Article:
Over the next several years, AI is expected to boost efficiencies across the renewable energy sector by automating operations in the solar and wind industries
Artificial Intelligence (AI), along with a slew of advanced technologies such as machine learning, deep learning, and advanced neural networks, has demonstrated huge potential to transform the energy and utilities sector. With decarbonization, decentralization, and the rollout of novel technologies, utilities, independent power producers (IPPs), and other energy companies are employing AI to manage the imbalance in demand and supply caused by the growing share of renewable energy sources.
Frost & Sullivan's recent analysis, Impact of Artificial Intelligence (AI) on Energy and Utilities, 2018, includes a detailed analysis of current and future applications of AI across the segments of renewables management, demand management, and infrastructure management. It examines technology, geographical, as well as industry trends, key companies that dominate the global AI market, and presents use cases with specific applications of AI.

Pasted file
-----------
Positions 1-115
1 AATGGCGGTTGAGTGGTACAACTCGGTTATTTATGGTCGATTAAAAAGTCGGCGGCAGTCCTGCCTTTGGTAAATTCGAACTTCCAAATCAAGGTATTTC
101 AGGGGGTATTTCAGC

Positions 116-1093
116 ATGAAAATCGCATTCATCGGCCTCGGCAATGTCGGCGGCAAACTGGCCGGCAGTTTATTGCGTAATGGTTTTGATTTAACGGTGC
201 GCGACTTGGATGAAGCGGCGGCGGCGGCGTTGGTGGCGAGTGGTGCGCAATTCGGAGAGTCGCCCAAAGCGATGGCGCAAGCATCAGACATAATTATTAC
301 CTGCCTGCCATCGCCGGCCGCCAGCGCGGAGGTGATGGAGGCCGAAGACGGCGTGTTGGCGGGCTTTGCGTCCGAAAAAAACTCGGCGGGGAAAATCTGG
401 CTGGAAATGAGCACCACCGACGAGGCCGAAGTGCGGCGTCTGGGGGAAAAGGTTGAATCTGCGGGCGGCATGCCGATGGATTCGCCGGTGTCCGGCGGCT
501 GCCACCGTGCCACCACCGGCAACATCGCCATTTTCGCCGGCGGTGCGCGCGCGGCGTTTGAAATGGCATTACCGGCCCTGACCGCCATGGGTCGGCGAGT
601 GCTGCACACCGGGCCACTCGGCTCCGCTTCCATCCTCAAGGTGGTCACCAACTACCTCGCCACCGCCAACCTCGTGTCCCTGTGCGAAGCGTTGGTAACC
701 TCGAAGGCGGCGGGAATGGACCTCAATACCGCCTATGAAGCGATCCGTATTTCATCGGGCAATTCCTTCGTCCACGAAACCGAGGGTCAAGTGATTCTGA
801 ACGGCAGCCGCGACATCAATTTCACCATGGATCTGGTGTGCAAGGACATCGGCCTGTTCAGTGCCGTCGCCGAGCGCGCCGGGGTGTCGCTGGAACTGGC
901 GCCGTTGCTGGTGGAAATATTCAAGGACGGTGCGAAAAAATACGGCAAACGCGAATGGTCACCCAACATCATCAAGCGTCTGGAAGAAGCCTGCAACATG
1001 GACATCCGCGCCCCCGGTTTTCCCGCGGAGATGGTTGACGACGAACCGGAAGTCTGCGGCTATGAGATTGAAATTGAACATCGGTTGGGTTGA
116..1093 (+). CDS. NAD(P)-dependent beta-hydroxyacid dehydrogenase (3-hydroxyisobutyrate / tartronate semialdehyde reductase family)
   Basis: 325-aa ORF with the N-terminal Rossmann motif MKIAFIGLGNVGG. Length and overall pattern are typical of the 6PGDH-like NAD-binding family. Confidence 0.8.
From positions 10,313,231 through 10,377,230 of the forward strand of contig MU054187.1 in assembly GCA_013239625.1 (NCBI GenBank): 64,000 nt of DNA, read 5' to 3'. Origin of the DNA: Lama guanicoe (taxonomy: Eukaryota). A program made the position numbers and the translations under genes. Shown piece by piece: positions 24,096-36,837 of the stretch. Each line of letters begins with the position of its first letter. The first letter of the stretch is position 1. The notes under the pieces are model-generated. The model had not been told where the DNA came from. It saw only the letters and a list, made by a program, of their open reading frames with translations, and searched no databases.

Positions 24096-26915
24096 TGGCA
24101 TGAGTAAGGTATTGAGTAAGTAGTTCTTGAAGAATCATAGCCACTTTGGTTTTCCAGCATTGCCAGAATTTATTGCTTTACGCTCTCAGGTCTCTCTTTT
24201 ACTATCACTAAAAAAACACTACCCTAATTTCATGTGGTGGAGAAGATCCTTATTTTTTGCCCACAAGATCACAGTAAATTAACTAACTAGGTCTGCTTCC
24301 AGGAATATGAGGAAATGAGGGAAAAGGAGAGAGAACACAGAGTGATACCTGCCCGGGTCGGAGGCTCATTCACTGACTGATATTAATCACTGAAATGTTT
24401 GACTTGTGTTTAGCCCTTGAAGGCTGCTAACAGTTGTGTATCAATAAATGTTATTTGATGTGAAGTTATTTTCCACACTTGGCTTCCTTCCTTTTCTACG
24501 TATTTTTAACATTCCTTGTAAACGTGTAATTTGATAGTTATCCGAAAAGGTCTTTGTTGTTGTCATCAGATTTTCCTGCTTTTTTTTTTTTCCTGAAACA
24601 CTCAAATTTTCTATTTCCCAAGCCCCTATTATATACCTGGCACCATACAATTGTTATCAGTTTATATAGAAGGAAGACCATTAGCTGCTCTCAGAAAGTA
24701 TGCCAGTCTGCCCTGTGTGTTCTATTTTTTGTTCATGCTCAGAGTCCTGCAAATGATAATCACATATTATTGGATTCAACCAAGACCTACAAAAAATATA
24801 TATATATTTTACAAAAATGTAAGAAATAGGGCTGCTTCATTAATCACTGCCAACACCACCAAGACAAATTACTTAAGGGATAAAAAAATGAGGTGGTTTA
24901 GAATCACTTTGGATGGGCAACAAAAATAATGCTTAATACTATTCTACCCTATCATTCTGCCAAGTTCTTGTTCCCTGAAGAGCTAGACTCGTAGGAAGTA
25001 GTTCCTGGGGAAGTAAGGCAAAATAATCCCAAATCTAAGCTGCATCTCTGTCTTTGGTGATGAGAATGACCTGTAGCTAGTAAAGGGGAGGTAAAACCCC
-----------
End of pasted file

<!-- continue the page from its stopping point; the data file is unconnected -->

"In combination with other technologies like Big Data, cloud, and Internet of Things (IoT), AI can support the active management of electricity grids by improving the accessibility of renewable energy sources," said Swagath Navin Manohar, Research Analyst, Energy & Environment.
Over the next several years, AI is expected to boost efficiencies across the renewable energy sector by automating operations in the solar and wind industries. It will also allow utilities and IPPs to launch new business and service models.
"In addition to making the electricity system intelligent and flexible, AI algorithms help utilities and energy companies understand and optimize consumer behavior and manage energy consumption across different sectors," noted Manohar. "Meanwhile, complex machine learning algorithms combined with real-time weather data from satellites, ground-based observation, and climate models can be used to forecast the electricity generated by RES like wind, solar, and ocean."
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